A Rose and an Amaranth blossomed side by side in a garden,As a feedstock for cattle, Palmer amaranth is comparable to maize. When a cornfield “contaminated” with amaranth is harvested for silage and fed to cattle, the protein content is better than corn alone, because of the amino acid spread. In tests of fields in Kansas, significant differences were observed in digestibility of corn plus amaranth versus corn forage alone. Most Amaranthus species have 30% higher protein value than other cereals, such as rice, wheat flour, oats and rye.
And the Amaranth said to her neighbor,
“How I envy you your beauty and your sweet scent!
No wonder you are such a universal favorite.”
But the Rose replied with a shade of sadness in her voice,
“Ah, my dear friend, I bloom but for a time:
My petals soon wither and fall, and then I die.
But your flowers never fade, even if they are cut;
For they are everlasting.”
From the standpoint of human nutrition, Palmer amaranth has few equals.
Aspartic acid 2.459
Glutamic acid 4.405
Palmer amaranth has 4.2 mg Vitamin C per 100 grams and similarly healthy doses of riboflavin, niacin, pantothenic acid, Vitamin B-6, folate, and Vitamin E. It is high in calcium, magnesium, phosphorus, potassium, zinc, iron and manganese, and low in sodium, with zero cholesterol. In fact, it may lower cholesterol because of its stanols and squalene content. It is 14 percent protein, 66 percent carbohydrate, and 7 percent fatty acids, primarily polyunsaturated. Several studies have shown amaranth seed oil useful for the treatment of hypertension and cardiovascular disease. Regular consumption reduces blood pressure and improves some immune system functions.
So with all this going for Palmer amaranth, why should it be putting farmers out of business?
Here is a recipe the Tlaxcalans use for Alegría candy:
Toasted Amaranth Bar
3 cups fresh or dried amaranth seeds
4 tablespoons of honey
a few drops of lemon juice
Clean (with a sieve) the seeds. For dried seeds, it is necessary to partially rehydrate them first (one cup of water for three kilograms of seeds is enough) and then drain and leave in the sun for a few hours, shaking or stirring as needed to dry equally. Toast the seeds on a preheated Mexican comal or with an iron skillet if you don’t have a comal, moving the seeds as they heat with a small brush or fork until they burst and turn white. Sieve again to remove burnt seeds and skins.
Combine the honey and lemon juice in a small saucepan and gradually warm the liquid over a reduced flame, making sure it is neither too thick nor too thin. Too thin and the candy will fall apart; too thick and the candy will crack. Needless to say, this may require practice. Humidity in the air can also make it fall apart too easily.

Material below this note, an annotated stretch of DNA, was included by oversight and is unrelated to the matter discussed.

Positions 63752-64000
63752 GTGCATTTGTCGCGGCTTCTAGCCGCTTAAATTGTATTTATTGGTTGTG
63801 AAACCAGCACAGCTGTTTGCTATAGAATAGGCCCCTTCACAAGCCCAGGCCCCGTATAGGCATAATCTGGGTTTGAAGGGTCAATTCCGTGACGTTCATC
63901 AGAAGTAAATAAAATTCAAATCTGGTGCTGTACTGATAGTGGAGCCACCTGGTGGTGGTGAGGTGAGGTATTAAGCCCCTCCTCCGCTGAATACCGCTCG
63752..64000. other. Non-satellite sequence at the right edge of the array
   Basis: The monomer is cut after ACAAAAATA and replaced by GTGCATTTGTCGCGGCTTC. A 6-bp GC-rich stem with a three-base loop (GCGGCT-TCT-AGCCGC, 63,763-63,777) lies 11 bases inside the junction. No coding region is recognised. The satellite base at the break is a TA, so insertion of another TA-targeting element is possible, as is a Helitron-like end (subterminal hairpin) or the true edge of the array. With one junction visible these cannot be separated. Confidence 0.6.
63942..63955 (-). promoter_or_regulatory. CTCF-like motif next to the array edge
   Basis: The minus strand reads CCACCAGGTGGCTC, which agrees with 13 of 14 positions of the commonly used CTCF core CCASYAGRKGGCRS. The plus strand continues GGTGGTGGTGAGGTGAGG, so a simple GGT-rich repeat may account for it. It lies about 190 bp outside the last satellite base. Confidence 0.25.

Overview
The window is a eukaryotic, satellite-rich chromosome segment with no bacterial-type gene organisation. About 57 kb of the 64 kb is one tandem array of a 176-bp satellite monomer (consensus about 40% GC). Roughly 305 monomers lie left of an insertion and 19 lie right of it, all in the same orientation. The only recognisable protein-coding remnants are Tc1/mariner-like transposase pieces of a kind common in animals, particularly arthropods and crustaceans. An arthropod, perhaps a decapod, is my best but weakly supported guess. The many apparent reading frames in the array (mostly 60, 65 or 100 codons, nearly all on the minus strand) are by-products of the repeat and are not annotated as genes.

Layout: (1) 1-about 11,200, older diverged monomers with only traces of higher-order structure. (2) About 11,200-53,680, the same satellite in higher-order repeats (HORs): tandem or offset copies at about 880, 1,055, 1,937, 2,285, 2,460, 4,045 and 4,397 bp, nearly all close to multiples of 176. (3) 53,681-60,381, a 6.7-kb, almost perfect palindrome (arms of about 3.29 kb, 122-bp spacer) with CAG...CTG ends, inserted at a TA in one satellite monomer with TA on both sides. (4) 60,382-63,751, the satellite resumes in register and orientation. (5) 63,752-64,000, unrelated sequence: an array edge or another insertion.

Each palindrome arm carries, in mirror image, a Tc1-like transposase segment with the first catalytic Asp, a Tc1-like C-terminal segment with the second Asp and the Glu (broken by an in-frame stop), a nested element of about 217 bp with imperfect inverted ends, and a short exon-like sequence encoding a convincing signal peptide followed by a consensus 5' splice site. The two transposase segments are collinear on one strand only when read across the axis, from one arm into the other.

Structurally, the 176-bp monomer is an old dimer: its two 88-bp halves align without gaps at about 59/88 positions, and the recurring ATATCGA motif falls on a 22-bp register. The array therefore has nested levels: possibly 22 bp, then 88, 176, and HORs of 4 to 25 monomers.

Use a molinillo (a wooden Mexican chocolate whisk) or a wooden spoon to blend the toasted amaranth with the honey mixture, pour over a cool table or rolling board and roll flat with a rolling pin until it becomes compact. Let stand until cool, and then cut it into pieces with a wet knife before it sets.
The finished candy can be into squares, rectangles, cylinders, or roll it into small rolls and balls. Be careful with this. When the Spanish friars saw the Aztecs forming alegría into the shapes of their gods and then cutting them up and eating them, they called it blasphemous idolatry (considering the Catholic communion) and banned both eating and growing amaranth in the first part of the 17th Century. Fortunately, the practice just went underground, bringing us with a rich cuisine of atole, pinole, tamales, chuales, helados and sorbets across the centuries.
Arizona Wild Flowers Wildflower Pictures And Photos
Culpepper et al, Glyphosate-resistant Palmer amaranth (Amaranthus palmeri) confirmed in Georgia. Weed Science 54: 620-626 (2006).
Gonor KV, et al, The influence of a diet with including amaranth oil on antioxidant and immune status in patients with ischemic heart disease and hyperlipoproteidemia, Vopr Pitan 75(6):30-3 (2006).
Holmgren, D., An eclectic approach to the skills of reading landscape and their application to permaculture consultancy, in David Holmgren: Collected Writings 1978-2000.
Itúrbide, G.A. and M. Gispert, Grain Amaranths, in Neglected Crops: 1492 from a Different Perspective (1994: J.E. Hernándo Bermejo and J. León (eds.). Plant Production and Protection Series No. 26. FAO, Rome, Italy) p. 93-101.
Massinga, R. A. and R. S. Currie, Impact of Palmer Amaranth (Amaranthus palmeri) on Corn (Zea mays) Grain Yield and Yield and Quality of Forage, Weed Technology 16:3:532–536 (July 2002).
Tucker, J.B., Amaranth: The Once and Future Crop, BioScience, 36:1: 9-13 (Jan 1986).
Zaleski, G., Worst pest since the weevil striking at cotton farmers, Orangeburg S.C. Times Democrat, August 11, 2008.
Albert Bates is a permaculture and appropriate technology instructor at the Ecovillage Training Center (http://www.thefarm.org/etc) in Summertown,Tennessee and in rural Mexico and Belize. He will next be teaching a full PDC at the Maya Mountain Research Center in Belize in March 2009. His latest book, The Post-Petroleum Survival Guide and Cookbook: Recipes for Changing Times, is available in English and Italian.
Tuesday, November 18, 2008
Friday, November 7, 2008
How did the Torture Nine fare in the 2008 election?
Wayne Allard of Colorado retired and is likely to take a fat job with Big Oil, whom he served faithfully while in the Senate. Mark Udall took the Allard seat. Mark Udall is against torture.